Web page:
Riding in fog, rain, or snow is very risky and demands extreme caution. Vision is a rider’s best source of information, and bad weather can make it useless. (If you can’t see a hazard, you can’t take steps to avoid it.) Wet roads only have half as much traction as dry roads. If travel in these conditions is necessary, reduce your speed and increase your following distance. Signal your intentions early, and brake and accelerate gradually. Remember that you will be almost invisible to other drivers.

Lane Use

Motorcycles are entitled to the same full lane as other vehicles. While it is legal for motorcycles to ride side-by-side, it is illegal for any other vehicle to share a lane with a motorcycle. Be aware that riders will change position within their lane to see and be seen, avoid surface hazards, and to prepare for a turn. Car drivers must never move into the same lane alongside a motorcycle.

While it is legal for motorcyclists to ride side-by-side, it is not advisable. Not only does it reduce your space cushion and limit your escape routes, it may suggest to other motorists that it is legal for them to share a lane with a motorcycle. When travelling with other motorcyclists, it is best to ride in a staggered formation, using both sides of the lane. When riding in a large group, leave gaps in the formation to allow other vehicles to pass or exit the freeway.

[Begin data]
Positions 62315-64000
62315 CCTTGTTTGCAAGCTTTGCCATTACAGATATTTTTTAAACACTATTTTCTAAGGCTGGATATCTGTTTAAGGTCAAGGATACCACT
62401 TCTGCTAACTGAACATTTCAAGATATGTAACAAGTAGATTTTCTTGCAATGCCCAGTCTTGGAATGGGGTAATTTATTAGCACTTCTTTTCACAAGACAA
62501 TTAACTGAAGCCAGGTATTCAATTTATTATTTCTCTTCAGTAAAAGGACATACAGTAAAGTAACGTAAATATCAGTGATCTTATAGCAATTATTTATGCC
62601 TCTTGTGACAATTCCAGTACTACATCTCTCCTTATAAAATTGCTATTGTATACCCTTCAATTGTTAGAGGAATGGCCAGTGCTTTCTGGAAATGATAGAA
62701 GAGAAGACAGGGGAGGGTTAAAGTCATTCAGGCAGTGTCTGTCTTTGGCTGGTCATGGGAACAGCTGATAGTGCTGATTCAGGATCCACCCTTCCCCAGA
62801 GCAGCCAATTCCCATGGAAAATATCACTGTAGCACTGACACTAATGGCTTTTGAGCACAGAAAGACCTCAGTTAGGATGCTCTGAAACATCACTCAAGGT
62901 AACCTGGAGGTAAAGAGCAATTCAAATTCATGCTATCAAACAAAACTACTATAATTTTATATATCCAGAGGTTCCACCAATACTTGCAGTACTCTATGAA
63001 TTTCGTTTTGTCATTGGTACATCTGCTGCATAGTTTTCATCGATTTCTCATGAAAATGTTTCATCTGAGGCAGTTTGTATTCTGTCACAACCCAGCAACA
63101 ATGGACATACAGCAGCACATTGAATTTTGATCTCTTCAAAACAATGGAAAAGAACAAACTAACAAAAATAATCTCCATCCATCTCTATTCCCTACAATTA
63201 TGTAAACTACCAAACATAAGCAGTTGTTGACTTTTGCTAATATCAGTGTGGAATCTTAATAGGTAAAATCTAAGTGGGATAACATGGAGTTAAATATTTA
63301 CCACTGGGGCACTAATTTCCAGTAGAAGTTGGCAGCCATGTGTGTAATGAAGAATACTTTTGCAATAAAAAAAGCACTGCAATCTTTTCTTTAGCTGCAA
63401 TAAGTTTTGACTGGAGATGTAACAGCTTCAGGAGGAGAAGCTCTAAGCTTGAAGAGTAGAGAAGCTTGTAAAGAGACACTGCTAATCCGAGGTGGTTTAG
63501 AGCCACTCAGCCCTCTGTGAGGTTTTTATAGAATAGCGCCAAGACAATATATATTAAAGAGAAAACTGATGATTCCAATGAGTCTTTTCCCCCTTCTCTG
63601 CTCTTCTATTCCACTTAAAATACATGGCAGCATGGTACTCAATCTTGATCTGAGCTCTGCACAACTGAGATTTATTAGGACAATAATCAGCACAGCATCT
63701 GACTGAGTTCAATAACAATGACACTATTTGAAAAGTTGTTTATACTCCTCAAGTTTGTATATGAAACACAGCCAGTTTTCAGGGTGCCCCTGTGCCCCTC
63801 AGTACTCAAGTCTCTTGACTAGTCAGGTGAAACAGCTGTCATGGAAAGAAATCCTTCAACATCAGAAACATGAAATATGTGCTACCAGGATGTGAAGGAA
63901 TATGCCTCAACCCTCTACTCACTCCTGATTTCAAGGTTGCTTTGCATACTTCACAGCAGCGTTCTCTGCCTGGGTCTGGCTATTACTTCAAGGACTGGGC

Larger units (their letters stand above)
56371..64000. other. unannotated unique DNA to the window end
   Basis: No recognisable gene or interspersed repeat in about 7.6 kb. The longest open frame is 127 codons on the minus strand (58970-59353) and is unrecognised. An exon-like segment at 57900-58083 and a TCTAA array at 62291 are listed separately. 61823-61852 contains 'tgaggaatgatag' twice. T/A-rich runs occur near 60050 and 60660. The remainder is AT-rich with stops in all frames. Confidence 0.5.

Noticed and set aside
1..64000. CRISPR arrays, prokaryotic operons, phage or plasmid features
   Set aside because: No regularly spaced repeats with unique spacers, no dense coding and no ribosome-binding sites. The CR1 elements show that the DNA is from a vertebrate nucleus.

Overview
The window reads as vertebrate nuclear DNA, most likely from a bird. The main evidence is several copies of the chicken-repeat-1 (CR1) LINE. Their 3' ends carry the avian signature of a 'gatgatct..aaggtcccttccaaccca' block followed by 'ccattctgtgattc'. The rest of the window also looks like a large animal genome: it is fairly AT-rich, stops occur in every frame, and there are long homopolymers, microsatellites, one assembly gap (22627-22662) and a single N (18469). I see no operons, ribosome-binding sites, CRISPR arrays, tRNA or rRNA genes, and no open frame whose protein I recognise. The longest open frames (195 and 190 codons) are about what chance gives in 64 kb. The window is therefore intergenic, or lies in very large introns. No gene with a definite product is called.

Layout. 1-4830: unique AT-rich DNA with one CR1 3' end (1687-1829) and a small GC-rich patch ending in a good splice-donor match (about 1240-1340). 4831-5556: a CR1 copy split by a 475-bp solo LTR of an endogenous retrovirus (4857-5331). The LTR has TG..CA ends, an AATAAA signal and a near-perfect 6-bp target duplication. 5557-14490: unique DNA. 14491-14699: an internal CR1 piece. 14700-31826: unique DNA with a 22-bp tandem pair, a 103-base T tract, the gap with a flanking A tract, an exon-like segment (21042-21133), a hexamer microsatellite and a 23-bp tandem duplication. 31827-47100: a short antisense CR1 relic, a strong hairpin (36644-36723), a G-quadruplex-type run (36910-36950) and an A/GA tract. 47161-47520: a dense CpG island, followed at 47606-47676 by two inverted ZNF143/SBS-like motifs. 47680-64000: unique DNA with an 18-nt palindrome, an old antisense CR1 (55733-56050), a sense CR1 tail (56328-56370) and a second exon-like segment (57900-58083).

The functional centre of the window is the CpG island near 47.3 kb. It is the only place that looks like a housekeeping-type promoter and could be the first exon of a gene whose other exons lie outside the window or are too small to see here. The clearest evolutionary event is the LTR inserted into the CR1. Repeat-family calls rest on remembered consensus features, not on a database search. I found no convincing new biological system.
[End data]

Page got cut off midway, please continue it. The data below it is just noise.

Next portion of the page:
Wednesday, June 15, 2011

A Great person

She was the author of a number of blogs such as  Moto-MoJo  Lizard Words  Media Gleaner and describes herself on her Blogger profile:

Liz Metcalfe

A tragic accident..She Will be missed.....

Tuesday, June 7, 2011

Harley`s out of Vegas Route 66

Well I had a chance to finally get to Las Vegas for business and decided to add 3 days vacation to the trip and rent a Harley Davidson for two days of touring ,the routes were set and off we went.

Day 1 Route

Great Dinner in Boulder NV this place was on Diners, Drive-ins and Dives 
MMMMMM.... Goood

American Built.

The Rental Rides

Road Glide

Route 66

The Grand Canyon

Just Surreal

Great Moving Speed

Day 2

Cold start in Flagstaff...32 Degrees F

The Road to Sedona

Down town Cottenwood

The Ride to Jerome


89A Out of Jerome

Chicken Strips be-gone

Fast as the HD will Go

Old Route 66 to Oatman

Best part of 66 Oatman

Normal Cruise speed

Moving speed was a little slower on day two.